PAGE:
The Remaking of Steve Buscemi
May 26, 2020 8:51 AM   Subscribe

Steve Buscemi has seen it all. He was hit by a car and a bus as a kid, was once stabbed in a bar fight, volunteered as a firefighter during 9/11, and somewhere along the way became one of the most accomplished film actors of his generation. And then tragedy struck: In 2019, Buscemi lost his wife of over 30 years. In a rare interview, Hollywood's most beloved misfit opens up about anxiety, loss, and the hard work of getting through it all. [SL GQ]
posted by ellieBOA (50 comments total) 43 users marked this as a favorite
 
Steve Fucking Buscemi!

“We used to joke that he was our generation's Don Knotts, but he's more Jimmy Stewart in a way,” says the independent filmmaker Jim Jarmusch, who has been friends with Buscemi for more than 35 years and cast him in several projects. “He portrays humanity.”

posted by chavenet at 9:09 AM on May 26 [20 favorites]


Then he remembers a bit that Andres used to do, when she would send in her submission for the [New Yorker cartoon] caption contest but it would always be the same joke: “Does the pope shit in the woods?”

“It actually works for a lot of them,” he points out.
In the future, everyone will have their own personal New Yorker cartoon caption that actually works for a lot of them.
posted by Etrigan at 9:13 AM on May 26 [19 favorites]


It seems impossible to me that he could have been a firefighter for half a decade before he was an actor, because I always remember him in movies -- but Reservoir Dogs, his first BIG thing, was in 1992?

He is always so at-ease on screen, I can't recall ever seeing him in a role where he is still learning the craft of acting.
posted by wenestvedt at 9:32 AM on May 26 [5 favorites]


I would love to see/know how Phoebe Waller-Bridge reacted to that anecdote about her.
posted by supercres at 9:43 AM on May 26 [2 favorites]




Aww, he sounds like a real mensch.
posted by latkes at 9:46 AM on May 26 [3 favorites]


Now I'm always going to think of him as Steve Hit-by-a-car-and-a-Buscemi
posted by Effervescent cuboid at 9:50 AM on May 26 [32 favorites]


It seems impossible to me that he could have been a firefighter for half a decade before he was an actor, because I always remember him in movies -- but Reservoir Dogs, his first BIG thing, was in 1992?

He is always so at-ease on screen, I can't recall ever seeing him in a role where he is still learning the craft of acting.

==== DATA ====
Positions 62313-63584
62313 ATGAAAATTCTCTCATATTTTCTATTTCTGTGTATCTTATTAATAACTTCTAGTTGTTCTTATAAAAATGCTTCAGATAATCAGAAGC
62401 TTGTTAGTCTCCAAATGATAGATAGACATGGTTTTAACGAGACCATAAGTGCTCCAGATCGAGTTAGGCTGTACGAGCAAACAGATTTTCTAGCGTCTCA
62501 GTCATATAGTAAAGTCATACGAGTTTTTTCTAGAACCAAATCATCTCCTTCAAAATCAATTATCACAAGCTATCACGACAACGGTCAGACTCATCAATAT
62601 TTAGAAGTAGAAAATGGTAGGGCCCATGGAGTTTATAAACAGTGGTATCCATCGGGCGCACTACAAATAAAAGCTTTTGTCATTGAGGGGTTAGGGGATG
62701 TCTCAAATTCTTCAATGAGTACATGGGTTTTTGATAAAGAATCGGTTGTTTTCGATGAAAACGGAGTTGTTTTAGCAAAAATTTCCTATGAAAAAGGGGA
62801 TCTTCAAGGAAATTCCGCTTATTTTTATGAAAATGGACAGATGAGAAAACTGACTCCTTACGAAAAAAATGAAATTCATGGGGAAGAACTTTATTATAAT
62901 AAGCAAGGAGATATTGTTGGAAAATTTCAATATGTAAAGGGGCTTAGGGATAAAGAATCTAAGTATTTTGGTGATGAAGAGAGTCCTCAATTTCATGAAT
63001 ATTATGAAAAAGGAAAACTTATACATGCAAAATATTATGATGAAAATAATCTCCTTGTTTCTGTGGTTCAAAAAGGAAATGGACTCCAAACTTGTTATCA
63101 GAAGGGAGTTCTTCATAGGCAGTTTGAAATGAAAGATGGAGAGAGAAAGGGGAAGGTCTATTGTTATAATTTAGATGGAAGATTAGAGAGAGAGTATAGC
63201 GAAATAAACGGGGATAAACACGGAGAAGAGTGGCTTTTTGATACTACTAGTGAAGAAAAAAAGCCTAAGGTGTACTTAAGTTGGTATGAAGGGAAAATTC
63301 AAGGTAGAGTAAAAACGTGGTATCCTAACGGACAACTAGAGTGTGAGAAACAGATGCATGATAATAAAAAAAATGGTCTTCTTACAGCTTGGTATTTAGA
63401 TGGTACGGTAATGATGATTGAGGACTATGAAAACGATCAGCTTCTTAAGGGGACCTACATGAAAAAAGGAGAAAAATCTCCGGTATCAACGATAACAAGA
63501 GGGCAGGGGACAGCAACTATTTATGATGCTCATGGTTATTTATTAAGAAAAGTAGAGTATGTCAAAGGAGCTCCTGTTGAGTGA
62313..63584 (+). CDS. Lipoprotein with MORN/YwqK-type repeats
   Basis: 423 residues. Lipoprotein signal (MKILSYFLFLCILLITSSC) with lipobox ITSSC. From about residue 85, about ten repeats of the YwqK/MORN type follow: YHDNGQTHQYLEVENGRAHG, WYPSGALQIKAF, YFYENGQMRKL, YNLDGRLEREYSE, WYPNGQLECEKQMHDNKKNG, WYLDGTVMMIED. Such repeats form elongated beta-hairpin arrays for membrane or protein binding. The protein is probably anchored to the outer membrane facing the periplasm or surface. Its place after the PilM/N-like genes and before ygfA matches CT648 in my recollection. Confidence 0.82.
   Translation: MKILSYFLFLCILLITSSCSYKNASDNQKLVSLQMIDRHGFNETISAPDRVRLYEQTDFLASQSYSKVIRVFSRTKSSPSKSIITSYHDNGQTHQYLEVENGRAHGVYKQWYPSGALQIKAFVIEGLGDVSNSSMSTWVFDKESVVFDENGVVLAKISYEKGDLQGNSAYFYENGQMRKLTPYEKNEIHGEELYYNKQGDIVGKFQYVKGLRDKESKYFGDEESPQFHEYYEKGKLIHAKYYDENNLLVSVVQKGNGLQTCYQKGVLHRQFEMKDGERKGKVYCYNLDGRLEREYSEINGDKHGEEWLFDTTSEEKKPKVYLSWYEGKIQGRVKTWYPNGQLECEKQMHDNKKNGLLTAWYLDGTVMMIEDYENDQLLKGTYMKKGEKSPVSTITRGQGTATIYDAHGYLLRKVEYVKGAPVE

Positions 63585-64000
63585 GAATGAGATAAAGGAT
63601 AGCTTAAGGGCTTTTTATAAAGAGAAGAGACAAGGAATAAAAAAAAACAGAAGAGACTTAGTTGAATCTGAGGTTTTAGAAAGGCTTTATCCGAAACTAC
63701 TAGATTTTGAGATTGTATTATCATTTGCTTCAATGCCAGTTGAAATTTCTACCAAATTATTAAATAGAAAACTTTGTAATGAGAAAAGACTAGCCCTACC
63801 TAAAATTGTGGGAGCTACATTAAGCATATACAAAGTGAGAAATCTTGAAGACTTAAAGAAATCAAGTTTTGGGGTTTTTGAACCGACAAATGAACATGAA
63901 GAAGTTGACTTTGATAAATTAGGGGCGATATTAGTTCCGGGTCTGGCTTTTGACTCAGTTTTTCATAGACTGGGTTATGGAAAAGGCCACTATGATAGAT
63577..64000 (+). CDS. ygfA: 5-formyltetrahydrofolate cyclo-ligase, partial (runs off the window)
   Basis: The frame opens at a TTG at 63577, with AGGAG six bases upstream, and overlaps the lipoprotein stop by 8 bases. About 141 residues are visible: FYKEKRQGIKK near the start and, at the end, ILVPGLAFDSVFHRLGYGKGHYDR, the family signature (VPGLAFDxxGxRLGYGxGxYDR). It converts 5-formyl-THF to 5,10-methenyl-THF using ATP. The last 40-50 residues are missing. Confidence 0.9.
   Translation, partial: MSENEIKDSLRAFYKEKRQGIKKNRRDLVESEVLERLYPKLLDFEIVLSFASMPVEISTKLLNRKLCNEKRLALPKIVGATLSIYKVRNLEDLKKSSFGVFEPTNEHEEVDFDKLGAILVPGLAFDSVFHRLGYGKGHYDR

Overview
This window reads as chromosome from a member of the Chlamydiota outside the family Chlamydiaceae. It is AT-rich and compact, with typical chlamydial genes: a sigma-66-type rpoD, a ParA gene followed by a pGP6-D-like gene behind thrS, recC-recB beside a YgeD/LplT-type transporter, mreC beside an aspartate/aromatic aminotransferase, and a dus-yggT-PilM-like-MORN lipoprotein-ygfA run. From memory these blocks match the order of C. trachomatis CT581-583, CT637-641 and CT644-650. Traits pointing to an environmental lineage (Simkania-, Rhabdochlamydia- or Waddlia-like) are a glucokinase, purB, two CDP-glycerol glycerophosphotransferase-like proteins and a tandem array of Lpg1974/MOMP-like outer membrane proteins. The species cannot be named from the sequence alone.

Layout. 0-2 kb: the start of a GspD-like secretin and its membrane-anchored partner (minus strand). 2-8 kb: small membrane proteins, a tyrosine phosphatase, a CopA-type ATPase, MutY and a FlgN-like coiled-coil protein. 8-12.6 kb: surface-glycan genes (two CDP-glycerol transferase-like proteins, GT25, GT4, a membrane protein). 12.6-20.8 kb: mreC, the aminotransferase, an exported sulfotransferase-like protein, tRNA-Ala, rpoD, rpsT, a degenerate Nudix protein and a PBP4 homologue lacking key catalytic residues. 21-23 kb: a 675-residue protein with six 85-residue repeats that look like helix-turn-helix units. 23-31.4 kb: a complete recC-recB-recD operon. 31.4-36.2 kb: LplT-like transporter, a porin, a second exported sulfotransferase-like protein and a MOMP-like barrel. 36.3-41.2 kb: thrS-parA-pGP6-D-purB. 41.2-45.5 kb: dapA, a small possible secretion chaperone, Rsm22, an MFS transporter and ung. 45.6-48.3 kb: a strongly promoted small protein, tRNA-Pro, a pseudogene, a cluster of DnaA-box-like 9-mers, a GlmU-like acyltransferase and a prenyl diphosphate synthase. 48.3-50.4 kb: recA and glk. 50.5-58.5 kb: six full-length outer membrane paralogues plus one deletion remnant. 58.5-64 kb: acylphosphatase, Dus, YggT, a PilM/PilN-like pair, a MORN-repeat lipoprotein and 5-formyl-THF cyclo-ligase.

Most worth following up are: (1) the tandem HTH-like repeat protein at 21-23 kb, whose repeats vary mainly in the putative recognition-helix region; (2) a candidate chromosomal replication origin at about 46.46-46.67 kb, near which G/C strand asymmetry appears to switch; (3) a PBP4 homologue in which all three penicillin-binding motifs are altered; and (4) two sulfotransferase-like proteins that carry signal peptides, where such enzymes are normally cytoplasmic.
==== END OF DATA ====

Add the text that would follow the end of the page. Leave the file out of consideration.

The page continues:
Reservoir Dogs was his 27th movie role along with a ton of TV work so he was a veteran by that time.
posted by octothorpe at 9:51 AM on May 26 [5 favorites]


I think it's worth saying that doing a gay movie in 1986 was a huge and hugely exceptional choice. This was before you would get any kind of woke accolades for this choice. It was considered a complete non-starter for any actor with ambition and no one applauded it. I am guessing, reading this interview, that Buscemi had lots of gay men and men with AIDS in his East Village artists social circle so I imagine Parting Glances did have personal resonance for him - maybe that was his motivation or maybe he just wasn't a homophobe .
posted by latkes at 9:52 AM on May 26 [30 favorites]


Great article. And now I know how to correctly pronounce Buscemi. I've been doing it wrong all this time.
posted by sundrop at 9:56 AM on May 26


He is part of what made the 90s so great for movies (and also is Ghost World the most 90s movie not to come out in the 90s?)
posted by kokaku at 10:01 AM on May 26 [10 favorites]


One of my favorite actors; Boardwalk Empire is one of the few shows I’ve watched in its entirety largely because he was so good in it.

I know it’s GQ, but it was kind of incongruous seeing his pictures captioned with the prices of his outfits.
posted by TedW at 10:18 AM on May 26 [10 favorites]


And now I know how to correctly pronounce Buscemi. I've been doing it wrong all this time.

More precisely, now you know how to correctly pronounce Steve Buscemi. I know a family of Buscemis who pronounce it "byoo-SHEH-mee" (and therefore insist that they are not related to "that guy").
posted by Etrigan at 10:21 AM on May 26


He does the narration for the Eastern State Penitentiary guided tour here in Philadelphia. It's like you're hanging out with him as you wander through the halls! Good stuff. He's a national treasure.
posted by grumpybear69 at 10:25 AM on May 26 [15 favorites]


For a likable, empathetic man, he's incredible at playing unlikable characters.

The only "regular dude" I can think of him playing is Donnie.
posted by bonehead at 10:37 AM on May 26 [3 favorites]


He’s been in Park Slope since the early nineties? Dang, that’s when I was there. I saw John Turturro walking around and Andrea Dworkin in a bookstore, but not SB. Bummer.
posted by Halloween Jack at 10:47 AM on May 26


He was always great on The Adventures of Pete and Pete, which desperately needs an oral history or something as there are so many interesting things to come out of it.
posted by fifteen schnitzengruben is my limit at 10:52 AM on May 26 [22 favorites]


Occasionally discarding tchotchkes is nothing compared with his current cleaning project, which is more a one-man archaeological excavation of his life. The house feels too big for him these days, so he's considering renting out a floor or even moving, which would be a huge blow to neighborhood morale. Mostly Buscemi wants to ensure that his son, Lucian, a musician in Los Angeles, won't have to inherit so much of his “junk.”